20:22 GMT +313 December 2019
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    The Fed Gets It Right: US Inflation Extends Gains as Job Market Tightens

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    Upbeat US macroeconomic indicators have proven the Federal Reserve’s decision to raise borrowing costs the other day was the well-justified, however, in the wake of mounting inflation, labor market strength does not support higher wages, potentially hampering consumption and growth.

    Kristian Rouz – The Federal Reserve’s decision to increase base borrowing costs on Wednesday turned out to be the right move, first time in a long chain of monetary policy failures and mistakes, as evidenced by the macro data that arrived on Thursday.

    US inflation has been advancing for four straight months up to November, and the labor market continued its consolidation beyond the “full employment” threshold.

    Therefore, it is unlikely that the Fed decision will trigger market turbulence, such as last year’s slump in junk bonds (the Third Avenue Crash) and “bloodbath of red” on Wall Street, that both entailed the previous increase in Fed interest rates.

    US cost of living increased by 0.2pc in November, following a 0.4pc increase the previous month, a Labor Department report said on Thursday. Core prices index, excluding food and fuel, also gained 0.2pc month-on-month. Annualised inflation thus climbed to its two-year highest of 1.7pc in November.

    The normalisation of macroeconomic outlooks will most likely allow the Federal Reserve to undertake its three interest rate hikes planned for the next year. For 2016, the regulator had planned four increases in borrowing costs, but these plans fell through due to the poor performance of the economy this outgoing year.

    “Inflation’s been firming for a little while,” Gennadiy Goldberg of New York-based TD Securities LLC said. “Given what the Fed was saying yesterday about slack being diminished, this basically works in their favour.”

    Meanwhile, he US labor market posted improvements, with unemployment claims dropping to their three-week lowest in the period that ended on 10 December. Jobless claims fell by 4,000 to 254,000, a separate report for the Labor Department said.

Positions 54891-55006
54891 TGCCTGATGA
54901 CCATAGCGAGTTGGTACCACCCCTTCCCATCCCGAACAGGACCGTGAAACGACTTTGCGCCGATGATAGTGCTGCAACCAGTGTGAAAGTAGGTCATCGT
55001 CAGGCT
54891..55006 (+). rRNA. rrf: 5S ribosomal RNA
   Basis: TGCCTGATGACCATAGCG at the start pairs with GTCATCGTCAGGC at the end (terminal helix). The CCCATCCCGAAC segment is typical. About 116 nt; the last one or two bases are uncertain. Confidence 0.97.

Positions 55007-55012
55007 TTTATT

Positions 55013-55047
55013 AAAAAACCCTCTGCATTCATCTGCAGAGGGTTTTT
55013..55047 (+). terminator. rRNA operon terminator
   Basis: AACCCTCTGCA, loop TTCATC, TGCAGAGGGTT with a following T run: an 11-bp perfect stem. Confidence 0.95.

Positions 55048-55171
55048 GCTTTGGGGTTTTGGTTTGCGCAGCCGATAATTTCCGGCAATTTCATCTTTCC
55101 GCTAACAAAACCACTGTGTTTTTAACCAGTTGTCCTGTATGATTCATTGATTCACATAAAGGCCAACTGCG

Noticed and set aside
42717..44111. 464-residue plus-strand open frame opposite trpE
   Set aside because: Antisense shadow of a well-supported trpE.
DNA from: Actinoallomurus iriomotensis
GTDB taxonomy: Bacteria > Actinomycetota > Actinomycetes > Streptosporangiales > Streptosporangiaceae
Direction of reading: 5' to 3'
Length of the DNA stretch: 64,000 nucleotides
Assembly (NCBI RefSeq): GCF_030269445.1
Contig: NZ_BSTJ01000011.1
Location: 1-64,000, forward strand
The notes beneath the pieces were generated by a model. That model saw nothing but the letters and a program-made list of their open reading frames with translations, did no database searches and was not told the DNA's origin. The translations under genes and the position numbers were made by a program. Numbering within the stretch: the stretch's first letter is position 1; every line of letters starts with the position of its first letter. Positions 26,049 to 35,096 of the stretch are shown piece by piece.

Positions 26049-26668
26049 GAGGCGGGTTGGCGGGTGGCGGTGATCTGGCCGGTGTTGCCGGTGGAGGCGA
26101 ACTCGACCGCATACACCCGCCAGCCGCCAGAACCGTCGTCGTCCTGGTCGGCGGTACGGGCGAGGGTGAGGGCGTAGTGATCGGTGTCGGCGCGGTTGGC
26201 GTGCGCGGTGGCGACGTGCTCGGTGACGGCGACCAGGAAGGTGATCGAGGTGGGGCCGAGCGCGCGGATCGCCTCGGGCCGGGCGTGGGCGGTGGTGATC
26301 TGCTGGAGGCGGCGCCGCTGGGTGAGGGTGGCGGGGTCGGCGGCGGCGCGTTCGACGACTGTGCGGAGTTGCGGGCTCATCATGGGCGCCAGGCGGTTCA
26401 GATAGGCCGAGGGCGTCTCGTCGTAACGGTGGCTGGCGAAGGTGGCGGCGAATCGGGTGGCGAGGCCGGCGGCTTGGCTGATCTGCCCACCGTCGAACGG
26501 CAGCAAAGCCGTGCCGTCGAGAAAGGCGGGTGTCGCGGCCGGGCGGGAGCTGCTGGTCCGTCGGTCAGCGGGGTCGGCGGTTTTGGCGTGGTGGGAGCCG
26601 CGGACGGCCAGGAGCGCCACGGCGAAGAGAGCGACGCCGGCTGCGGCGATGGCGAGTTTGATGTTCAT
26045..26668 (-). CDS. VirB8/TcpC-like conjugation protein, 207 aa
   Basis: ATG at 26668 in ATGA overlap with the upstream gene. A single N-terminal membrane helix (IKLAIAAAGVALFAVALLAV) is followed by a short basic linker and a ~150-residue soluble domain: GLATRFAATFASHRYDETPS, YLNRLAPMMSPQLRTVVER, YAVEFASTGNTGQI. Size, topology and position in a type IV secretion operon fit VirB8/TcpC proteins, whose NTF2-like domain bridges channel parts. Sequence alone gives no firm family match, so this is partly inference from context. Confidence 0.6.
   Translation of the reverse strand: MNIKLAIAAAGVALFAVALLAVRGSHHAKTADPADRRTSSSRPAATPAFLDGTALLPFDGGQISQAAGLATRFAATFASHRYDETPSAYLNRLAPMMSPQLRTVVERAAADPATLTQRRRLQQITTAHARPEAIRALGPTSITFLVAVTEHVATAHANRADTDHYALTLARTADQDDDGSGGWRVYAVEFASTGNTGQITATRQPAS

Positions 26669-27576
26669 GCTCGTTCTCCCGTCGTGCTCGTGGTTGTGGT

US employers have been increasingly reluctant to cut personnel recently because of the acceleration in business activity and economic growth in the third quarter, resulting in a nascent shortage of workforce in certain hottest sectors of the economy.

    The Fed commented on labour market conditions saying that the “stance of monetary policy remains accommodative, thereby supporting some further strengthening in labour market conditions.”

    In a yet another separate report released Thursday, the Labor Department said that average hourly wages, inflation-adjusted, declined by 0.4pc month-on-month in November in their biggest slump since February 2013. The measure is still 0.8pc up year-on-year.

    That said, the inflation might start outpacing earnings fairly soon, and the tightening labor market conditions have failed thus far to translate into substantial gains in salaries and wages. The inflationary expansion in the economy might thus affect the living standards of most working Americans, but still, given the significant uncertainty surrounding the likely effects of the new economic policy, the medium-term correlation between prices inflation and wages inflation is unknown.

    Currently, even though the unemployment is low and growth is picking up, the US economy is facing a triple challenge of a lack of highly-qualified workforce, shortage of business equipment, and poor infrastructure.

    While the massive influx of immigrant workforce is mostly low-skilled and limited to certain activities, it is still part of the reason for the ongoing wage stagnation. The issues of business equipment and infrastructure could be addressed with a fiscal stimulus, therefore, the dysfunctional job market will be the main obstacle on the way to achieving a sustainable growth pf 4-5pc per year, as promised by the President-elect Donald Trump.


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